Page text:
HUMIDITY…What is it? Basically, humidity is a measure of the amount of water vapor present in the air. Most people are familiar with the term, “relative humidity”. Often used by meteorologists, relative humidity is the amount of water vapor present in the air compared, or relative to, the maximum amount of water vapor the air could hold.
Relative humidity is expressed as a percentage and is determined by two factors; air temperature and the amount of water vapor actually present in the air. So, when we say 57% relative humidity, what we really mean is that the air is holding 57% of the water vapor it could contain at that temperature. Warm air can hold more water vapor than cold air. So, 57% relative humidity at 80ºF is not the same as 57% relative humidity at 60ºF. Just like 57% full in a 5-gallon bucket is not the same as 57% full in a 2-gallon bucket.
Discovering Water Vapor
You should maintain humidity levels in your home between 30-50% RH for optimal comfort and hair will feel dry and uncomfortable. Certain materials like leather and wood will also begin to dry out. High humidity – 60% or above – for extended periods can cause many problems, including health issues and damage to structural materials, in addition to increased potential for mold and other microbial growth. Signs of high humidity are: a sticky or clammy feeling; wood floors that are “cupped”; sticking doors; condensation on widows, air conditioning vents or walls; musty odors and mold growth on interior surfaces and furnishings.
The Danger of High Humidity
High humidity can be a sign that there is a leak in the structure, or problems with the air conditioning and ventilation system, building envelope or foundation issues. If you have a basement or crawlspace, a damp musty odor is an indication that there are moisture or humidity problems. Musty odors are more than a nuisance. They could be an indicator of wood rot, mold growth or other damage. Microbes can also pose a health risk to occupants of the structure.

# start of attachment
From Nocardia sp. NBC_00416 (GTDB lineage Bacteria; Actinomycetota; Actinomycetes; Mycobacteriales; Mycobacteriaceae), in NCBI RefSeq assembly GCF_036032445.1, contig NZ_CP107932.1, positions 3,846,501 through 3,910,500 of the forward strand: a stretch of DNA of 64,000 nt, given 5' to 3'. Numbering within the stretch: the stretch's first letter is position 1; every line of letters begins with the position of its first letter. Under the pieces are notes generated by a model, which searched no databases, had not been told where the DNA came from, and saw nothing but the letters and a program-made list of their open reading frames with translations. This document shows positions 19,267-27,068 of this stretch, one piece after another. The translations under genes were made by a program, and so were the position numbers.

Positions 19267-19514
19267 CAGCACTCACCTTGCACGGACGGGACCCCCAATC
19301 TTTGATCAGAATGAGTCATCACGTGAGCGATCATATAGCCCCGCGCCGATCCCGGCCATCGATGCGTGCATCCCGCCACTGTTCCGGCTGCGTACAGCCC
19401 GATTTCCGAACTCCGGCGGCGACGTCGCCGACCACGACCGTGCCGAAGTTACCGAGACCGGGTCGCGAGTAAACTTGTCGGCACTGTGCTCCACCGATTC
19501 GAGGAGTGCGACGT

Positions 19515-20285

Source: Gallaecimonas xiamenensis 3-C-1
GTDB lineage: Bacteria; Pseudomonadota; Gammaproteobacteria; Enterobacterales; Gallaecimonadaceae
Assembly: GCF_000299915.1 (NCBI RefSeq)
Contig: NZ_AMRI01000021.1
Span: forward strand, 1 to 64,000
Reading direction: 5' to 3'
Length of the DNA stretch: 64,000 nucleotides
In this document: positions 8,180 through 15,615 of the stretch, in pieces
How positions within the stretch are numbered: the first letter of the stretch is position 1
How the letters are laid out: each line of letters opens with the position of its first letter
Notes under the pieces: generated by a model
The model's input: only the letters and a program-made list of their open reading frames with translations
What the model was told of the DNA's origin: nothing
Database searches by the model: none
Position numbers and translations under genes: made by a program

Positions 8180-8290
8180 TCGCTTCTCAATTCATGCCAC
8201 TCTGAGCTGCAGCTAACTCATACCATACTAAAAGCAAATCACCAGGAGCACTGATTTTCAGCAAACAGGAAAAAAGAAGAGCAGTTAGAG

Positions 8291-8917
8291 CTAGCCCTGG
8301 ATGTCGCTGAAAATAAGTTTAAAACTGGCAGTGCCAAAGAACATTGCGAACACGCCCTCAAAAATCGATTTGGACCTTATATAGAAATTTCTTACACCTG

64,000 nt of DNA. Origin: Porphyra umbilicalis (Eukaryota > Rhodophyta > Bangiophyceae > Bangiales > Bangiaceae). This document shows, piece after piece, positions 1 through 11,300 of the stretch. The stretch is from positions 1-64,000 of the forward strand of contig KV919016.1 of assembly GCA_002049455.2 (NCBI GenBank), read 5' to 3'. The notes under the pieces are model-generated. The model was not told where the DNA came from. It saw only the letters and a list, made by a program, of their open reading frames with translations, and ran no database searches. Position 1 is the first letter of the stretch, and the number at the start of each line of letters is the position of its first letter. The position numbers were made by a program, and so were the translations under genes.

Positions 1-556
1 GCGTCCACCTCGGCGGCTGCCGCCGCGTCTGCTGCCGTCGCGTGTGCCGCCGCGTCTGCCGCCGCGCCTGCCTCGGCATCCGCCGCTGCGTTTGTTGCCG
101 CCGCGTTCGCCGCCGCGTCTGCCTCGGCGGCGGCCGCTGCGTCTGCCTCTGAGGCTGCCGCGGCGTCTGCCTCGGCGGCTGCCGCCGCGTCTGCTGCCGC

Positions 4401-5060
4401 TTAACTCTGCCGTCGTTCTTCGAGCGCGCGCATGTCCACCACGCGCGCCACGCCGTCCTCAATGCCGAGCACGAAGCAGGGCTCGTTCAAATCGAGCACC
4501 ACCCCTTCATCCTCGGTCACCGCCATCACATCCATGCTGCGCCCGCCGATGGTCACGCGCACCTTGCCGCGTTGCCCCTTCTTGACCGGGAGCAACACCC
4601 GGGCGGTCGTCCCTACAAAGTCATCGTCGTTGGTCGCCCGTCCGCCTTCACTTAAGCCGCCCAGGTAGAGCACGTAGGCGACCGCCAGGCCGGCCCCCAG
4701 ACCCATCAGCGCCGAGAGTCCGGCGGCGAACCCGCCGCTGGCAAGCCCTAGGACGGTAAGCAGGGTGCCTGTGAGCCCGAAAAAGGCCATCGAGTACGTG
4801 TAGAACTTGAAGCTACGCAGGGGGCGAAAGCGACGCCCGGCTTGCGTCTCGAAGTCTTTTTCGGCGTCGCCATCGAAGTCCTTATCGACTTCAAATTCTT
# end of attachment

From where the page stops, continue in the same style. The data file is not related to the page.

Warm air can hold more water vapor than cool air. This is why condensation occurs on cold surfaces. As air comes into contact with the cold surface, the air gets cooler, and the RH increases. If the surface is cold enough RH reaches 100%. Since the air can no longer hold all of the water vapor condensation forms on the surface of the cooler material. We call this the dewpoint temperature.
If you have a basement, sun room or unfinished area that is sometimes cooler than the rest of your house, temperature variations can lead to excessive humidity, condensation and all of the associated problems. In these areas it may be necessary to use a dehumidifier to control moisture in the air. Remember, if the air is damp so is the structure. Keeping humidity under control is one step toward making your home a healthier place to live.
High humidity is a sign that something is wrong with a structure. If you suspect you have any kind of water damage from a leak, condensation, poor construction or foundation issues, call Clean Pro Cleaning & Restoration today. We can identify moisture and humidity issues and help solve them before you end up with a much bigger problem.